Above: Sea Vixen FAW2 no. XS582 of 766 Squadron, RNAS Yeovilton (photo courtesy of the FAAM archive)

Fortunately, in preservation the Sea Vixen has had the last laugh.  Whilst a mixture of financial constraints and red tape has prevented any airworthy examples of nearly all the Vixen's contemporaries, i.e. the Javelin, Scimitar, Lightning, Phantom and Buccaneer*, from taking to the air in the UK since completing their service lives, a serviceable Sea Vixen -XP924 - is now a regular on the airshow circuit once again.  Hopefully this will continue to go a long way in raising the profile of this type of aircraft and of a challenging and crucially important, but often less celebrated, period of the Fleet Air Arm.  Long may it last.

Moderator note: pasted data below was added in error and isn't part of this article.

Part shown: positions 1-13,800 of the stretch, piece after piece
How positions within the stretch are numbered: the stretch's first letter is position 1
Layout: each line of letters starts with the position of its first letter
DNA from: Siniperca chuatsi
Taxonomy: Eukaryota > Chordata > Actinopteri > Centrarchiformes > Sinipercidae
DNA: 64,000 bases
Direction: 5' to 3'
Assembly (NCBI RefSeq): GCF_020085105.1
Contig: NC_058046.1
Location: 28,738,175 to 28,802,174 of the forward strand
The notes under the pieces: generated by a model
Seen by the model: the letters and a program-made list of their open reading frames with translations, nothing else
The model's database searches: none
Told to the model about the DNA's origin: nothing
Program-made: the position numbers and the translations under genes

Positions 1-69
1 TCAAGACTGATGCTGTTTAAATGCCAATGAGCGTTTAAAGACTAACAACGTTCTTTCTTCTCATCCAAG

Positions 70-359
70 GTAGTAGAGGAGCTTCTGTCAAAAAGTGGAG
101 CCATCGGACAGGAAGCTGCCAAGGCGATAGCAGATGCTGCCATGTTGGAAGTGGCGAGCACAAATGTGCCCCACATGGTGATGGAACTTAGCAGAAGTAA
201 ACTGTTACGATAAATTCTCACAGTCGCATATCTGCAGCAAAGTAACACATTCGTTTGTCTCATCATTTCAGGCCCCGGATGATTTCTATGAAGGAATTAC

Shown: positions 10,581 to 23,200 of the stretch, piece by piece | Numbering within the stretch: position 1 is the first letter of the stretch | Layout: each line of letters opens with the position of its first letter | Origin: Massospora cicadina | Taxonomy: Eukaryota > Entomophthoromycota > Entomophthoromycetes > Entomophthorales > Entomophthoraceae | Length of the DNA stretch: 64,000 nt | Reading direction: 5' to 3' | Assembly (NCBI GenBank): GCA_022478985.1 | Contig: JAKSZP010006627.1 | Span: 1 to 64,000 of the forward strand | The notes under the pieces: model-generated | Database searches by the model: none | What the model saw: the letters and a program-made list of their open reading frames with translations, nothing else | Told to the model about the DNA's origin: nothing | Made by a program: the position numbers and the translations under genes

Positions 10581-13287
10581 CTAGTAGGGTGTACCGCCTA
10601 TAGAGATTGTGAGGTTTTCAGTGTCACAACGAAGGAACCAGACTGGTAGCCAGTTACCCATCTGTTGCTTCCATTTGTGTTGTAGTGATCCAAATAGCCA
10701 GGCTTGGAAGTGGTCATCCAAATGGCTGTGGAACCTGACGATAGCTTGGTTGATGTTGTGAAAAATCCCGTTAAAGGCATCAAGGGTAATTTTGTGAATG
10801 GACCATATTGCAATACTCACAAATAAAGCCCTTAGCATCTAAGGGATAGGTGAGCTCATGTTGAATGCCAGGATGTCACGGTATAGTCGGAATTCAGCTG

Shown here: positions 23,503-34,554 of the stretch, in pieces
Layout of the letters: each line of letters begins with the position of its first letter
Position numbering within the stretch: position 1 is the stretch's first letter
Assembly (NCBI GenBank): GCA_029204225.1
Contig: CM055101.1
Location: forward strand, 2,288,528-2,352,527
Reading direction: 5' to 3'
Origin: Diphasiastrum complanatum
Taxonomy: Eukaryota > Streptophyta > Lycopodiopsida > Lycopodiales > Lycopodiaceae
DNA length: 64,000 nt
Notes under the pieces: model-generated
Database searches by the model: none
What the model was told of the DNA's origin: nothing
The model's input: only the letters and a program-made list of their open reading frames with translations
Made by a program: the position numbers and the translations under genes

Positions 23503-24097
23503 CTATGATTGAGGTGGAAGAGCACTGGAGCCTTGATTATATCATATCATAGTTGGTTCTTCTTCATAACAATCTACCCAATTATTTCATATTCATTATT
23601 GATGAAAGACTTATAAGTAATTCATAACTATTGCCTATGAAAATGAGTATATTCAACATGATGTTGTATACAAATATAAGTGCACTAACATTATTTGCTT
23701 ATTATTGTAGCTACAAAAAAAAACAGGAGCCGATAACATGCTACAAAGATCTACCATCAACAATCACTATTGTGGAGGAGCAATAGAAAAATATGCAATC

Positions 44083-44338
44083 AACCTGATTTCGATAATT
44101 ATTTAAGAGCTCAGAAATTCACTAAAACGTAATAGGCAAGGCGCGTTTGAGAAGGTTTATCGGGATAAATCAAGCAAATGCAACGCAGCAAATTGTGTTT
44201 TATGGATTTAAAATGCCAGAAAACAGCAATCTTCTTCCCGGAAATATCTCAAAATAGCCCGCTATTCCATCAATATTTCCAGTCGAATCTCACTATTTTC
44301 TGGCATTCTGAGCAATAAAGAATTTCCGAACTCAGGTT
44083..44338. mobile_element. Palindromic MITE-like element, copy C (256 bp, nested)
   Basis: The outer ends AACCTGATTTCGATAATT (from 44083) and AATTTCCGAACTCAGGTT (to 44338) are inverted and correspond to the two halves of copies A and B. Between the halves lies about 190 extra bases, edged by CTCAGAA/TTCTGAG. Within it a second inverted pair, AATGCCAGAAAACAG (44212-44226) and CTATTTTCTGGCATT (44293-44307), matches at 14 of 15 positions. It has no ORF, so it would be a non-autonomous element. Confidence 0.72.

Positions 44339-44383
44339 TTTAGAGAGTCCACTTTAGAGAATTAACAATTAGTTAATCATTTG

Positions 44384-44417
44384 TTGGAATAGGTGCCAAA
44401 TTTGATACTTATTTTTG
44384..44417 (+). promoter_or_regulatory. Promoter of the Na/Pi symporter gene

(* hopefully this will soon change following recent Civil Aviation Authority (CAA) approval to fly being awarded to Buccaneer S2b XX885/G-HHAA)


Photos of the preserved airworthy Sea Vixen taken at Yeovilton Air Day, 9th July 2011


(click on thumbnail for full sized image)


Display teams

Two Sea Vixen display teams existed for short separate periods during the 1960s.  The first called 'Fred's Five' was formed by 766 Squadron in 1962 under the command of Lt. Cdr P.B. Reynolds RN. 

The second display team performed during Summer 1968 and comprised six Sea Vixens from 892 Squadron.  'Simon's Sircus' named after the Squadron's commanding officer Lt. Cdr. Simon Idiens RN - were a very popular feature at that summer's air days and must be a strong candidate for the finest British display team ever seen.  Especially when you take into account that the displays were performed by aircraft twice as big as the Gnats used by the RAF Red Arrows team...........

Above: Simon's Sircus display team publicity material, 1968



Page last updated: 27th August 2011